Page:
"You should be ashamed of yourself!”
It’s a phrase you may have heard growing up when you hit your younger sister or stole a pack of gum from the grocery store. Yet it seems as though no one had to tell you to be ashamed of yourself for other offenses, particularly offenses related to sexuality. Perhaps you can’t stop feeling ashamed for what you’ve done or what has been done to you. Abortion, sleeping around, same-sex experimentation, rape, pornography—each of these acts can sentence women to a lifetime of shame. Even if you look put-together on the outside, the nagging shame reminds you of your past—a past that always seems to define you.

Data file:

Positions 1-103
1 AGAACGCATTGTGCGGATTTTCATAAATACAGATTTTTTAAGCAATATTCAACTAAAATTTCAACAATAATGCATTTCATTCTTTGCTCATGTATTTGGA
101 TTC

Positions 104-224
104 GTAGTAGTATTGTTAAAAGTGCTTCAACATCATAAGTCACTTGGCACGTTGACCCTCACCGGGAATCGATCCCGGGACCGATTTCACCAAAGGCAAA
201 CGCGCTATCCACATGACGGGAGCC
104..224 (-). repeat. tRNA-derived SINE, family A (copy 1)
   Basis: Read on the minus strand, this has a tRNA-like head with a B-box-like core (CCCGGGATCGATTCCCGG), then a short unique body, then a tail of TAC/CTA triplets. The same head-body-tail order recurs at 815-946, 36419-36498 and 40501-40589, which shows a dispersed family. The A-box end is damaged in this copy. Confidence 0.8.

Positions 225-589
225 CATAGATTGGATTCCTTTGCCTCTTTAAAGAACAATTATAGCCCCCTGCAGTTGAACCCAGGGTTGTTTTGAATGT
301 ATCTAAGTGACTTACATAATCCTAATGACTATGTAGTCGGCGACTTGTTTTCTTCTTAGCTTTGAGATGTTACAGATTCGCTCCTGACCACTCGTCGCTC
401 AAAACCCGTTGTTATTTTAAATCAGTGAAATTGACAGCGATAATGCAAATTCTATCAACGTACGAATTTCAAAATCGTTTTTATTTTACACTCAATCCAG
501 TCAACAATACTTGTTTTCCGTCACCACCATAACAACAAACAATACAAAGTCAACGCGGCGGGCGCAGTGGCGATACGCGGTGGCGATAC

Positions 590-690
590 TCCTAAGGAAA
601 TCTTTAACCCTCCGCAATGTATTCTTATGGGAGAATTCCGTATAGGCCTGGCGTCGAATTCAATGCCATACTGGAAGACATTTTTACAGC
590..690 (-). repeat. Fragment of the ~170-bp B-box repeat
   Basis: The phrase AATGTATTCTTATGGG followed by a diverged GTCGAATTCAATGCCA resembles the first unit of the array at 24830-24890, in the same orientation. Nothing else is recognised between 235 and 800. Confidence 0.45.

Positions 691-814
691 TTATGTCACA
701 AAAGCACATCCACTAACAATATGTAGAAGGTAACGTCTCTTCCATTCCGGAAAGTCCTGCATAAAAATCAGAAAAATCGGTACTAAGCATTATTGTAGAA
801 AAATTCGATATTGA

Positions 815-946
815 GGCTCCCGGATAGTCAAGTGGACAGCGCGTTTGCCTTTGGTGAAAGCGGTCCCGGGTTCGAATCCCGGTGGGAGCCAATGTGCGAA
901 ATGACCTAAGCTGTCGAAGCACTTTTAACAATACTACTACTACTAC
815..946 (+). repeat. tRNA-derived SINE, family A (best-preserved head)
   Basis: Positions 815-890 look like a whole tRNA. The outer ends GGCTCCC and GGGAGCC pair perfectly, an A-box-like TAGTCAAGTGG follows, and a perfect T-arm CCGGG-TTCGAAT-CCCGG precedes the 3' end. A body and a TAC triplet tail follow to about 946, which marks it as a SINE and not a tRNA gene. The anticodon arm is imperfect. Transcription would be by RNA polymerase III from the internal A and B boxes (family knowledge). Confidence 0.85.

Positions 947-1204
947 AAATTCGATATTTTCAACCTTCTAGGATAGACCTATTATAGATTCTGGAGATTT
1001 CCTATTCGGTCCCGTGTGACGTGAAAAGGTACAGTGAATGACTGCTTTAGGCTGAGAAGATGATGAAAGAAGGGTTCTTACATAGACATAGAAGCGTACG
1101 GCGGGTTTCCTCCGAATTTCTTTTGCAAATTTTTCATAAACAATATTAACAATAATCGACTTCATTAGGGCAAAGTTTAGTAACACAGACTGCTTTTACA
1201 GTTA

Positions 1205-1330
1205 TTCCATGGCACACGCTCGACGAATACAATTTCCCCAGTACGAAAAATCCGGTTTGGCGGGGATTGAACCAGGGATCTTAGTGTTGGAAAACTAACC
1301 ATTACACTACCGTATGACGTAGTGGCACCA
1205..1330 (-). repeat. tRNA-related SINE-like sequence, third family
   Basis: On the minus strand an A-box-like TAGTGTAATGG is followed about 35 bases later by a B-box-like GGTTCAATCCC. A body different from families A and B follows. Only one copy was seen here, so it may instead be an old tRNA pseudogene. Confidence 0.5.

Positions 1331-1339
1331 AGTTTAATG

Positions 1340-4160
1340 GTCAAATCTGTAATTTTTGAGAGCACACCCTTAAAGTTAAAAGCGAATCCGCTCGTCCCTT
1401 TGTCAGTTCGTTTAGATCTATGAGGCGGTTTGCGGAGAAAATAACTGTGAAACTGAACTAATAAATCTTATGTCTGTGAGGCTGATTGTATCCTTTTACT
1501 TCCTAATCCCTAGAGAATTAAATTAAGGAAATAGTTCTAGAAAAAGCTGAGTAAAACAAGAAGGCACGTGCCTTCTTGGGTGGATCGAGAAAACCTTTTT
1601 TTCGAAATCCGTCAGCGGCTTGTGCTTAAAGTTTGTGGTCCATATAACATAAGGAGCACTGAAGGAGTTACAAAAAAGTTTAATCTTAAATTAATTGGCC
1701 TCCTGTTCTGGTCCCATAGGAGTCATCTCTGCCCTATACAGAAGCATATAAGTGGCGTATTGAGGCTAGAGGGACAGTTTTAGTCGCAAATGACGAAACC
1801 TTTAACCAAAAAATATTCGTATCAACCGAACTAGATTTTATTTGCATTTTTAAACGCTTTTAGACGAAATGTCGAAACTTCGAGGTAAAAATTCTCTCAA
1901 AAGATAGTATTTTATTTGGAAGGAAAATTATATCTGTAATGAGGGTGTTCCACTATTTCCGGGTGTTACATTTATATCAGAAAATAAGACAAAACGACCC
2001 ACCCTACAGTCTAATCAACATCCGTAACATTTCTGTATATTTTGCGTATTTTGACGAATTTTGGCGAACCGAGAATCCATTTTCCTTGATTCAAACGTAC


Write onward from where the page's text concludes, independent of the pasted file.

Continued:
The Difference Between Shame and Guilt
Because we often use these two words interchangeably, it can be difficult to tease out the difference. Guilt is rooted in something we have done. We can be declared “guilty” by an authority like the legal system. Feelings of guilt are healthy when they reflect our true state of guilt.
But too often our feelings of guilt don’t correspond with the reality of our guilt. For example, while some women backstab, slander, and manipulate others without losing a wink of sleep over it, others can feel tremendous guilt for events that are completely outside of their control. Our feelings of guilt (or lack thereof) are not a reliable barometer for measuring the reality of our guilt.1